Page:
Monday, December 17, 2012

Breakout from the Hotel California

Perspective is a funny thing.

Just when you simplify things in your mind, or underestimate the difference it can make in the scheme of things, it sneaks up on you and takes your breath away, completely revamping your view, sometimes for a few weeks, sometimes for the rest of your life.

The morning of my surgery, the shooting in Connecticut happened.
It was so shocking and wicked I could hardly process it.
I was already feeling anxious that morning, and fearful of my jaw breaking in surgery, and making a stern effort to not let my PTSD get the better of me.  I was feeling sorry for myself, whilst trying to maintain my inner strength and prevent myself from having a panic attack.

And when I heard that a school was shot-up, and children the ages of my nephews and nieces murdered in cold blood and terrorized, my heart fell out of my chest.
I felt so helpless in the face of the overwhelming evil that this world can continue to come up with, and it paralleled my feeling of uncontrollability going into surgery, and taking a risk and not knowing the outcome.

I wanted to crumple beneath my desk and wail, but my body instinctively responded with resolve.
For some reason the Gettysburg Address came to mind--
We here highly resolve that these dead shall not have died in vain.
I don’t know the higher purpose that the slaughter of innocent children can serve, but there is one.  There will be one.
And as for me, the suffering that I’ve undergone the last 2 years with metal implants in my jaw I was allergic to, shall not have been in vain either.
I am making it my goal to spread the word any way I can about implant allergies, their symptoms, my experience, and any information I can give to prevent others from going through needless pain.

It seems egocentric and a bit high-minded to tie a tragedy to my own surgery, but because they happened within hours of each other, they will always be linked together somehow in my mind.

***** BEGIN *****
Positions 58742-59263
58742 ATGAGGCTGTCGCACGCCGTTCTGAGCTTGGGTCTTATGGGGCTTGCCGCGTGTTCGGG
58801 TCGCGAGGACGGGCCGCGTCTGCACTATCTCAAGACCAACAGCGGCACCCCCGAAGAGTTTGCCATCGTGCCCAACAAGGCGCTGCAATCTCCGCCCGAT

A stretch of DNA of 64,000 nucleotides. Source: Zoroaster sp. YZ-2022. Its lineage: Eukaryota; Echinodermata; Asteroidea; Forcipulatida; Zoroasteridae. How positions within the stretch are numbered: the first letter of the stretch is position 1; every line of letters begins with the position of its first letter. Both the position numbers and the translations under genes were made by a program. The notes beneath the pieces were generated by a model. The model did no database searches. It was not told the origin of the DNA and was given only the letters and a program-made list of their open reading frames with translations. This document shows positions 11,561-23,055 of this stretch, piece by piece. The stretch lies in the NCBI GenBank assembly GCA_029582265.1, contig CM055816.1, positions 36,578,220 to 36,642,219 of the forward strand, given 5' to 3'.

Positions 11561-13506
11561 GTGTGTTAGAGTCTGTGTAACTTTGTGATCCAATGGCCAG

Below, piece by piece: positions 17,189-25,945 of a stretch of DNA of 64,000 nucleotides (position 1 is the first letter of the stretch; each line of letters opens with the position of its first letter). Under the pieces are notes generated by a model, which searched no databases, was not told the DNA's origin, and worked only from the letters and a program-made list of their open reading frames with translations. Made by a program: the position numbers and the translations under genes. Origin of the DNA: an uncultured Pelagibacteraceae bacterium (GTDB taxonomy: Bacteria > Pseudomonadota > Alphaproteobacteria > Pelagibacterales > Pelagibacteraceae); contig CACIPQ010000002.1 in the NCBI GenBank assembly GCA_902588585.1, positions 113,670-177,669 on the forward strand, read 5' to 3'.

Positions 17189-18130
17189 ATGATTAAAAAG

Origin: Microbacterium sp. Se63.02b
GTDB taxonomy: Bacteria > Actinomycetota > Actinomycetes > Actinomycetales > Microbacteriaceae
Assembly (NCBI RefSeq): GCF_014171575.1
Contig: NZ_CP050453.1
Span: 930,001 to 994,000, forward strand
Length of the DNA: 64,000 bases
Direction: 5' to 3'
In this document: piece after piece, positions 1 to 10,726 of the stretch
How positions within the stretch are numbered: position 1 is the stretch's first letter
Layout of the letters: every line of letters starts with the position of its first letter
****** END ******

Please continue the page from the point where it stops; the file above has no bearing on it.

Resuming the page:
About my surgery:
It went well. It went better than we could have hoped.
I’d like to attribute part of this to the fact that I threatened the doctor as he was putting me to sleep (I looked him in the eye and said “If you break my jaw, I will find you, and I will kill you”), but admittedly, the credit lies with his skill in surgery.  He isn’t good at diagnostics, and he’s a prick, but he is dexterous with a scalpel.

He took everything out of my jaw and packed cadaver bone into the holes he created.
I woke up during the surgery again, and it was painful and disorienting, but I held on.

And I felt an immediate difference after the surgery.
I read, for people with implant allergies that had the implant removed, that although it takes 6 months to a year for your body to return to normal and heal itself, many patients feel an immediate difference.

I have.
Right after the surgery I felt like a 5 pound barbell that has been dangling off my jaw was removed, and I didn’t even know it had been there—I was so used to it.
The boils and painful skin outbreaks I’ve been suffering, particularly along my jawline, have practically vanished overnight.
I just feel lighter, healthier, and more “me” than I have in a long time.  I can’t even explain it.
Although it is easy to slip into frustration and anger, at the fact that I’ve spent so much time suffering when this could have been taken care of ages ago, or even prevented to begin with, I am staying positive and just enjoying the sensation of relief.

Even the day after having surgery, I was less swollen in my jaw and face than I have been for the last year.  It is nothing short of miraculous.
And I’m back at work today. 
God really is great.

I have had an unbelievable amount of support from family and friends, and cannot begin to express my gratitude.  When I left for my surgery on Friday, my good friend and co-worker came to my department to escort me downstairs.  My entire department gave me a card they had signed and a gift card to Coldstone ice cream (knowing I would be on a soft food diet after surgery).  I was very touched.
I had many visitors and well-wishers after the procedure, and on Saturday was able to sit back and just feel blessed as I held an ice pack to my face and ate the banana bread my brother cooked for me while watching my nephew and niece seek the candies Eli and I hung on our Christmas tree for them to find.  Most of my in-laws came to see us and brought us supper, along with balloons, and a picture my nephew drew of Eli and I, proclaiming us the “best aunt and uncle ever!”
I laid in bed that night, holding my husband’s hand, crying tears of joy and saying “we did it. We made it through.”  After being sick for years and getting no diagnosis, besides being labeled a crazy hypochondriac, we got an answer and had the surgery to make it right.  And he stuck with me through it all.

This last weekend has made me realize that it should be a reflex that upon inhaling, we exhale gratitude,

And that gratitude is not just is own, self-contained quality, but the mother of innumerable other virtues.
We forget these things, and that's okay because something will come along to make us remember.  And although that something may not be easy, and could come in the form of pain or tragedy, it brings perspective, and perspective teaches us to tell those that we love that we love them, and helps us to appreciate the little moments.

I can honestly say I feel like I’ve been in the Hotel California for 2 years and have just broken out.
And baby, it feels good.
Like a face lift for my soul.

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